The interests of both employers and their pregnant employees are met by supporting protections and flexibility in the workplace. Giving pregnant workers flexibility in their job is low-cost or free, reduces absenteeism, increases productivity and encourages employee retention. At the recent White House Summit on Working Families, President Obama spoke in support of pregnant workers, arguing that pregnant women should not have to choose between the health of their child and their job, and that employers had a responsibility to accommodate instead of punish them. To this end, he called for the passage of the PWFA in the Senate as a step towards ensuring employment fairness and economic security for all workers. Labor legislation and policies must take a supportive stance towards pregnant workers for the benefit of more inclusive, efficient workplaces and the financial security of their workers.


On the Hill: WIOA, Appropriations, and UI

Congress returned this week to Washington for its final work period before the August recess. While still deadlocked on resolving differences on major appropriations bills, Congress did act to actually reform and reauthorize the nation’s job training programs.

Following passage last month of the bipartisan Senate version of the Workforce Innovation and Opportunity Act, on Wednesday the House passed the compromise bill on a 416-6 vote. It will next head to President Obama, who has expressed his support and is expected to sign it into law. The compromise legislation, crafted by leaders of both parties in the House and Senate, repeals the Workforce Investment Act (WIA) of 1998 and replaces it with new authority that maintains most of WIA’s original programs. The measure authorizes funding through fiscal year 2020 for workforce development systems at the state and local level, and also maintains and modifies Job Corps, national programs, and adult education and literacy initiatives. It repeals 15 separate programs and requires states to submit plans for workforce systems that address all of the core programs under the measure. The language also standardizes performance indicators for all programs, and requires states to develop comprehensive strategies to align workforce activities with labor market demands, business needs and economic development goals. The bill continues the basic structure of state workforce development systems, with state and local boards developing workforce development plans that govern education, job training and other programs through one-stop delivery systems. However, it modifies the roles of the boards and requires that the plans be more comprehensive and tailored to the region’s employment and workforce needs so that the programs can provide training, employment services, adult education and vocational rehabilitation through a coordinated, comprehensive system.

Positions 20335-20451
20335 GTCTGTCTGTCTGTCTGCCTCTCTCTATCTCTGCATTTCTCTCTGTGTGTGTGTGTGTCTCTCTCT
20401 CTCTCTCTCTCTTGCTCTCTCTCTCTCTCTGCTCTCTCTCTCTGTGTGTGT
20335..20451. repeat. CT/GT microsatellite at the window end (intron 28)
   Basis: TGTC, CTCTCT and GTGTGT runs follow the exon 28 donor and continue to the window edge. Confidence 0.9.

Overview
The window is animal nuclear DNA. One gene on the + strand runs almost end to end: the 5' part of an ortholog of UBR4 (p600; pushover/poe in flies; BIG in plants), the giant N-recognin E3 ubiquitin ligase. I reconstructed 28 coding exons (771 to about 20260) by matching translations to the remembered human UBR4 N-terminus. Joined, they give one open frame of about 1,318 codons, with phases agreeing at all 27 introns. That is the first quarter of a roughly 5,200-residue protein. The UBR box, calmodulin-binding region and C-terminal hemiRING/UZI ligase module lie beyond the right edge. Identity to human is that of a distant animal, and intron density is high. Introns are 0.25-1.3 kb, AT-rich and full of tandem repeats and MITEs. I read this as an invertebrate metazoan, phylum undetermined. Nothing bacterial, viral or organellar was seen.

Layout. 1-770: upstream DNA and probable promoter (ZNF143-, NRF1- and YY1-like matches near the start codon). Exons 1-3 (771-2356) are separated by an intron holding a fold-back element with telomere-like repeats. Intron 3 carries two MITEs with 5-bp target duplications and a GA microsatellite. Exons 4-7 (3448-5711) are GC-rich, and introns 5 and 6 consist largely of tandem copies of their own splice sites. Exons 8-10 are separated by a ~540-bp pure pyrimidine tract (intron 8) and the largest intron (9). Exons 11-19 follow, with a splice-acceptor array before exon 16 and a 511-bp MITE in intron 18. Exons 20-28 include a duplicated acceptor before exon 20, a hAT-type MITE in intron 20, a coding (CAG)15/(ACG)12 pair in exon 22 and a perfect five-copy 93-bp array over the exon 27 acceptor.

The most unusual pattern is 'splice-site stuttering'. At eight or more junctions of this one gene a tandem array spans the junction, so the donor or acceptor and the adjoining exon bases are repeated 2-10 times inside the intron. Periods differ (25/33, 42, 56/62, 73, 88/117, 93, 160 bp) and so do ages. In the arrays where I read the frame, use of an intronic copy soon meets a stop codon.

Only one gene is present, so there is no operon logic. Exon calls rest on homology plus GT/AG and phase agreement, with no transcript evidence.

In spite of the its showing strong bipartisan, bicameral support for the job training measure, Congress remains starkly divided on the 12 major spending bills that must be passed to fund major federal programs for fiscal year 2015. While the House continues to pass various spending bills (although its Energy-Water bill drew a veto threat from the Obama administration this week), the appropriations process in the Senate is essentially at a standstill as a result of contentious policy riders being attached to various spending bills. Because of the increasingly slim odds of lawmakers managing to reconcile spending bills passed by each chamber, it appears Congress will need to pass an emergency spending package to cover immediate threats like wildfires and border security.